Tenwest Mandarin School

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If any Rinpoche members exist in the Mosuo community, they should periodically remind the townsfolk.that rituals of burning incense are opportunities to ground oneself in the here and now, rather than diverting that focus to worshiping or pleasing a deity.

Sacredness reside in oneself, of those beside you, and of the surrounding nature.

Allow me to elaborate.

The gradual easing of VPN restrictions starting with "foreign firms" to "attract more foreign investments," as mentioned...

which "may" possibly trickle down to expats "one day," as mentioned.

I did not mention anything about Chinese civilians. Nor did I imply this gradual easing would suddenly free up the internet for all, as you offhandedly concluded.

First of all from a legal perspective, this going against the grain first step creates policy transparency for foreigners conducting business in the Mainland,

For instance, Apple Inc. satellite R&D offices in several Chinese cities are prone to ramifications for something trivial like accessing their Facebook page via VPN if central government decided to retaliate against the U.S.-led Huawei ban. Currently AAPL is at the mercy & whim of tit for tat retribution.

With this official VPN permittance from Beijing, coming into effect in a few months, such murky political maneuvers are relegated back to aforementioned "dark ages,"

Of course this transparency chess move is meant to dissuade HQ of foreign firms from exodus to competitors in SE Asia, Yet from hindsight, laying out building blocks of transparent regulatory norms in trial cities such as the 1st tier Beijing or Shanghai, eventually spread across the map to other provincial capitals of secondary tiered cities. Particularly Kunming, which Beijing has designated as BRI investment gateway to SE Asia and beyond. It is a step in the right direction. Silver lining so to speak.

What gradual easing? This relates to VPNs for business use not personal use. Businesses in China can't function without VPNs. This ruling will allow foreign firms to invest in VPN services for business use. It won't free up the internet for the man or woman in the street whether Chinese nor foreign.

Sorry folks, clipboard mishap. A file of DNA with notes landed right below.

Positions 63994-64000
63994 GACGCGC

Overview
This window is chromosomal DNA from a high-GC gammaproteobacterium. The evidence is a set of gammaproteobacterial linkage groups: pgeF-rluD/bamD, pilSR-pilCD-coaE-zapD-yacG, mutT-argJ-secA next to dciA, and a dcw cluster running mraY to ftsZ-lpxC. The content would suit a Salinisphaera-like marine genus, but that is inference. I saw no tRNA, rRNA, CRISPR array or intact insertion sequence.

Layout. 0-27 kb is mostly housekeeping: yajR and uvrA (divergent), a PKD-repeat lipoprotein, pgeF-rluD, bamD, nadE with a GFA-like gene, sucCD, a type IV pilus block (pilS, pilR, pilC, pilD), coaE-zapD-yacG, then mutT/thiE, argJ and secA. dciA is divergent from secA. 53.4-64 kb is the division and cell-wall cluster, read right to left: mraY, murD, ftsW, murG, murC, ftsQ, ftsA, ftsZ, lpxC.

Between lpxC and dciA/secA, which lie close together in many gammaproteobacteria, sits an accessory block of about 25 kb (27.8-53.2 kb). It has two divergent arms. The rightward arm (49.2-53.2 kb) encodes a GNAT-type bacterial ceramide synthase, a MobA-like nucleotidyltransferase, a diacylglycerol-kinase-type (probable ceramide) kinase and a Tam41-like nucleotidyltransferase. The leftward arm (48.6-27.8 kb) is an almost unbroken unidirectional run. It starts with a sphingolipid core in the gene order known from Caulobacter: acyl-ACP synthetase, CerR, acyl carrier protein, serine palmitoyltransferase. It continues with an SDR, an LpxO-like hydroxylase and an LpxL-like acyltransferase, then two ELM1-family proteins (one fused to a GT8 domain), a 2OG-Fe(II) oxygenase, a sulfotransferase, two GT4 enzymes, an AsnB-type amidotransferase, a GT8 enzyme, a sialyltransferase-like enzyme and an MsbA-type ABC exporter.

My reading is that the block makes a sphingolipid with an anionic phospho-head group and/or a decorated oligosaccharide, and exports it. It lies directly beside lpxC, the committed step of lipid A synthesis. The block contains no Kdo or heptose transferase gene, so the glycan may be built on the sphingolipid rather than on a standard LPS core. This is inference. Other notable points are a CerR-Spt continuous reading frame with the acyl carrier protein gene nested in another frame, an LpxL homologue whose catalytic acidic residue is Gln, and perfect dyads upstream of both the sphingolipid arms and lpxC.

dolphin, perhaps Jordan Porter's target audiences are foreigners looking in.... to plant seeds of interest in those who have yet to visit China, let alone Yunnan.

As for us expats living inside the murky fish bowl, the silver lining is big brother's gradual easing of VPN restrictions in a bid to lift barriers to attract more foreign investments.

By end of this year, foreign firms will be permitted to invest in VPN services in designated trial zones in Beijing:

sg.news.yahoo.com/[...]

Though Jordan's "Destination China" channel will continue to be blocked, VPN usage to bypass the GFW may one day be officially legalized in cities like Kunming. Expats won't need to look over one's shoulders with so much dread.

Sounds like a great event, although I think it might have done without any 'fever-pitched patriotic rhapsody" at a Chinese runner's besting of a Japanese runner - the two athletes seem, commendably, to have had more admirably sportsman-like attitudes. Smoke machines, technomusic, lasers, Taoist monks and WWII-era fighter pilots might also be eliminated.
Or does anybody think that sports should be celebrated in the manner of a KISS (band) video?

Very interesting plant that has changed history of Yunnan in several chapters. Its mentioned in many old books on Yunnan, and it has many sombre tales to tell.. You can eat it in Binchuan, after its been boiled for 3 days. It still reaps people in Yunnan every year. But they probably still make dishes on it in Bichuan, and even if its banned, sure, they will have it around. Maybe something to brag to your pals about, "Ive tried aconite soup, how about you". I have, how about you,